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Vitamin B12 Improves Viral Response in Chronic Hepatitis C

Last Updated: July 20, 2012.

 

Effect more pronounced in patients infected with HCV genotype 1 or high baseline viral load

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Vitamin B12 supplementation significantly improves the rate of sustained viral response to pegylated interferon-α and ribavirin in patients with chronic hepatitis C virus infection naive to antiviral therapy, according to a study published online July 17 in Gut.

FRIDAY, July 20 (HealthDay News) -- Vitamin B12 supplementation significantly improves the rate of sustained viral response (SVR) to pegylated interferon-α and ribavirin in patients with chronic hepatitis C virus (HCV) infection naive to antiviral therapy, according to a study published online July 17 in Gut.

To examine the effect of vitamin B12 supplementation on virologic response, Alba Rocco, M.D., Ph.D., from the University of Naples Federico II in Italy, and colleagues randomly assigned 94 treatment-naive patients with chronic HCV infection to receive pegylated interferon-alpha; plus ribavirin (standard-of-care; SOC) or SOC plus vitamin B12 (SOC + B12). Viral response (undetectable serum HCV-RNA) was evaluated at four weeks (rapid viral response), 12 weeks (complete early viral response), and 24 or 48 weeks after starting treatment (end-of-treatment viral response), and 24 weeks after the end of treatment (SVR).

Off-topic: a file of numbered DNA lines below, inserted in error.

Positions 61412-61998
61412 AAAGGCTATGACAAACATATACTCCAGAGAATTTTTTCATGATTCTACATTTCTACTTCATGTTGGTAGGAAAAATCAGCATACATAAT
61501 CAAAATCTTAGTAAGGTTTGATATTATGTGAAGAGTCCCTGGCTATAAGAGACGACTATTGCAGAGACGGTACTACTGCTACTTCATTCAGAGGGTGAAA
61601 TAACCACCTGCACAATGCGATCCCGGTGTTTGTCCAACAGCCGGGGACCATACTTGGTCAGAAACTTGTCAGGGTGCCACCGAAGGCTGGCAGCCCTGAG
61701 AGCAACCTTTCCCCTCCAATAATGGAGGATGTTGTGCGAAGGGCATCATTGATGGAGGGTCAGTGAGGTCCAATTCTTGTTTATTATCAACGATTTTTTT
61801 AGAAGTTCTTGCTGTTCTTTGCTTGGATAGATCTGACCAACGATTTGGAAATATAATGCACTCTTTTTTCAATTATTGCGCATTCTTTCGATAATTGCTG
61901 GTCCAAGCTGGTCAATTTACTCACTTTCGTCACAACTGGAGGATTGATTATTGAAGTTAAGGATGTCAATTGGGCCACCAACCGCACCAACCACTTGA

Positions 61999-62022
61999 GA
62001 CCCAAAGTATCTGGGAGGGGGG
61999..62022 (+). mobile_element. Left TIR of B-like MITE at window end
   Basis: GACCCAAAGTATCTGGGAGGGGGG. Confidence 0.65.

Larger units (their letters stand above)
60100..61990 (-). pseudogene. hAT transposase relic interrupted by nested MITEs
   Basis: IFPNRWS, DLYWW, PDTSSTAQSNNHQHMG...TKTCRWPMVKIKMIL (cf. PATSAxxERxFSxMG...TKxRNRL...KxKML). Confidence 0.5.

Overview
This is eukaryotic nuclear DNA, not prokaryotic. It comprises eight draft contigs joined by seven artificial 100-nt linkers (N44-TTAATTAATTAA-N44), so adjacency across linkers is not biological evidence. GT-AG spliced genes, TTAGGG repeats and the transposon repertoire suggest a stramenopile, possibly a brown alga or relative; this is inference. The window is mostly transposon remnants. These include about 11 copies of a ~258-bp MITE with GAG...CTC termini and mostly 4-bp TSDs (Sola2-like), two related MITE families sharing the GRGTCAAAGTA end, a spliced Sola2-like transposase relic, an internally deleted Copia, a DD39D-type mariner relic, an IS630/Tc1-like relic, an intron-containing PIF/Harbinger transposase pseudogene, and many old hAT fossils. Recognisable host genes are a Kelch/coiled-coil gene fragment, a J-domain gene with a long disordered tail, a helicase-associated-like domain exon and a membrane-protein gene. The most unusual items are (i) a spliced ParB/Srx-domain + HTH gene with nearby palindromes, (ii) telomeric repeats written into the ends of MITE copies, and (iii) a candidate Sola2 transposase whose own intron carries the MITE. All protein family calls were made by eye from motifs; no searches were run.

The researchers observed no difference between the groups in the rapid viral response. However, for SOC + B12 patients, the rates of complete early viral response, end-of-treatment viral response, and SVR were significantly higher than in SOC patients. The SVR rate was also significantly higher among SOC + B12 patients who were carriers of a difficult-to-treat genotype and in patients with a high baseline viral load. Easy-to-treat HCV genotype and vitamin B12 supplementation were independently associated with SVR in multivariate analysis.

"In conclusion, vitamin B12 supplementation significantly improves the rates of SVR in HCV-infected patients naive to antiviral therapy, particularly those infected with genotype 1 and a high baseline viral load," the authors write.

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